Mistaken Identities Plague Lab Work With Human Cells

Dec 9, 2014
Originally published on December 17, 2014 7:55 pm

There's a major flaw in many medical research studies that seems so basic that you'd think scientists would be smart enough to avoid it.

It turns out that cells studied in the laboratory often get mixed up. A researcher who thinks she is studying breast cancer cells might in fact be using melanoma cells.

It's a surprisingly common problem — even in some of the top scientific labs.

Consider the story of Robert Clarke's breast cancer lab at Georgetown University in Washington, D.C. Students and technicians mill about carrying plastic flasks with pinkish-orange fluid sloshing gently inside.

That fluid contains living cells — in some cases, lineages of human breast cancer cells that were first isolated almost 40 years ago.

These cell lines are a critical component of research. They allow scientists to experiment with cancer, without actually running experiments on people.

"Some things we can do in cell lines that would be technically or ethically impossible in animals and humans," says Clarke, who is co-director of the lab and research dean at Georgetown.

For example, if Clarke wants to find out how toxic a potential new drug might be, he's not going to put it first into a person or even a mouse. "We do those experiments first in cell lines, and we don't put any person or animal at risk."

Scientists have been running this kind of experiment for many decades. Unfortunately, they've also been mixing up their cells for many decades, too.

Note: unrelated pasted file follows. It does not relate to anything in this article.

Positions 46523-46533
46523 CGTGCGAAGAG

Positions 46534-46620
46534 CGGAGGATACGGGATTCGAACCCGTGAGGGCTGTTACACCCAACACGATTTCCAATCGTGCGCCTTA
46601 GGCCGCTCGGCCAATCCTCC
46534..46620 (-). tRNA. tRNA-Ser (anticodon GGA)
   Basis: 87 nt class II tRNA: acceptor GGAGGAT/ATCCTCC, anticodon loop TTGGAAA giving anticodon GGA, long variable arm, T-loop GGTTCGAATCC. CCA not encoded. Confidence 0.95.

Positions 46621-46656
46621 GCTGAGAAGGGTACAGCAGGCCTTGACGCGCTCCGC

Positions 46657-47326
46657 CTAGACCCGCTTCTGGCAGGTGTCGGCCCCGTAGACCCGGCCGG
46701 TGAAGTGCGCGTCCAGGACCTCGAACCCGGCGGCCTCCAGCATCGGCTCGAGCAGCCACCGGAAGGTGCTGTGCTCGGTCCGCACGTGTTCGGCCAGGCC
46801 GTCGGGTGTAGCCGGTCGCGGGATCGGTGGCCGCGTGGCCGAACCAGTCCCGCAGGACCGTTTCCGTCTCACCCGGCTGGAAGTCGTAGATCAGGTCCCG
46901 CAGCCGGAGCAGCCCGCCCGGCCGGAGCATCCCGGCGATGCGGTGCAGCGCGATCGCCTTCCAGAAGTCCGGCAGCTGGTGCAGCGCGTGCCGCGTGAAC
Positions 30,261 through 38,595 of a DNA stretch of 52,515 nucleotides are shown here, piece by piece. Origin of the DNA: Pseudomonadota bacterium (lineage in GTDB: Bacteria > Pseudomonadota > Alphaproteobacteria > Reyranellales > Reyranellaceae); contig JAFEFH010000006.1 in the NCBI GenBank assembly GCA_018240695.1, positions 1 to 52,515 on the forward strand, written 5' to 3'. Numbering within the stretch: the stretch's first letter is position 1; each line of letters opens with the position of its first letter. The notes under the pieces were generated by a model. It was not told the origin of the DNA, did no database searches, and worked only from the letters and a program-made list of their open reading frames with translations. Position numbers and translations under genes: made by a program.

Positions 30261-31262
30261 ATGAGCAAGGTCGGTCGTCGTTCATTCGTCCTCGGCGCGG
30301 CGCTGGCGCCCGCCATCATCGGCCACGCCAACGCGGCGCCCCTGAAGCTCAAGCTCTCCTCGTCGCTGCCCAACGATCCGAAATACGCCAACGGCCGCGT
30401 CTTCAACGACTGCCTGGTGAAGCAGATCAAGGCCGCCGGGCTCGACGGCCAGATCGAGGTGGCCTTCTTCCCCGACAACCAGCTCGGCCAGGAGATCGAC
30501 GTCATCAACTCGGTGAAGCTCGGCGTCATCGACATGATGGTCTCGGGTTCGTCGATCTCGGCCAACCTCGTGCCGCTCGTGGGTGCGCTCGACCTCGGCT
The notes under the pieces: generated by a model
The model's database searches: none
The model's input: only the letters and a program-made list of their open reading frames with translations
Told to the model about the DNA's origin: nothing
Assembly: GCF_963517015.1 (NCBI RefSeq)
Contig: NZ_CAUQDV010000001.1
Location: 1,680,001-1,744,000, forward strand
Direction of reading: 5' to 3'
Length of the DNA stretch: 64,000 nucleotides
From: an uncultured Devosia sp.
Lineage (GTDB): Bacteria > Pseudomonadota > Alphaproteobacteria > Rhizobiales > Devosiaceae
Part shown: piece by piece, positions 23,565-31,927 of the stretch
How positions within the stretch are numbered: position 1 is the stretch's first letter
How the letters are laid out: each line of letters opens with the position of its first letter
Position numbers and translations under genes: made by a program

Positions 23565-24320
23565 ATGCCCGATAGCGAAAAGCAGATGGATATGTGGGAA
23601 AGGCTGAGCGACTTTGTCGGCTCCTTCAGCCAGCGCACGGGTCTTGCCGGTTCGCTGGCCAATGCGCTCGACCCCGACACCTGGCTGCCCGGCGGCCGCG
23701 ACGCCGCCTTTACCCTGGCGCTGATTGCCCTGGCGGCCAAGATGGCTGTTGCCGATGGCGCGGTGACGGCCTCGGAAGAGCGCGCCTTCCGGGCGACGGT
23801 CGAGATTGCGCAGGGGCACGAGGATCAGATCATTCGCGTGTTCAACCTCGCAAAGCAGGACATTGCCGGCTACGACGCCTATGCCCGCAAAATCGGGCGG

It's easy to do. A scientist, technician or student can accidentally transfer a cell from one flask to another. If the contaminant is a fast-growing cell, it will simply take over, like weeds crowding out flowers in a backyard garden.

These days, scientists can run simple DNA tests to detect and avoid these cases of mistaken identity.

"We do it routinely because we've made the mistake ourselves in the past," Clarke readily acknowledges. Some years ago, they isolated a cancer cell from a patient and transformed it so it would keep growing indefinitely. They published that discovery and offered this new resource to other scientists.

Unfortunately, it turned out that their new cell line had been contaminated with cells from an existing line.

"So then we published a paper saying, 'Oops! Sorry guys,' " Clarke says.

He told everyone who had asked for a sample of his cells to throw them away. That notice presumably nipped that particular problem in the bud.

There are 475 cross-contaminated or misidentified cell lines identified by the International Cell Line Authentication Committee, and some have persisted for many years.

One of the worst cases involves a breast cancer cell line called MDA-435 (or MDA-MB-435). After the cell line was identified in 1976, breast cancer scientists eagerly adopted it.

When injected in animals, the cells spread the way breast cancer metastasizes in women, "and that's not a very common feature of most breast cancer cell lines," says Stephen Ethier, a cancer geneticist at the Medical University of South Carolina. "So as a result of that, people began asking for those cells, and so there are many laboratories all over the world, who have published hundreds of papers using the MDA-435 cell line as a model for breast cancer metastasis."

In fact, scientists published more than a thousand papers with this cell line over the years. About 15 years ago, scientists using newly developed DNA tests took a close look at these cells. And they were shocked to discover that they weren't from a breast cancer cell at all. The breast cancer cell line had been crowded out by skin cancer cells.

"We now know with certainty that the MDA-435 cell line is identical to a melanoma cell line," Ethier says.

And it turns out that contamination traces back for decades. Several scientists published papers about this to alert the field, "but nevertheless, there are people out there who haven't gotten the memo, apparently," he says.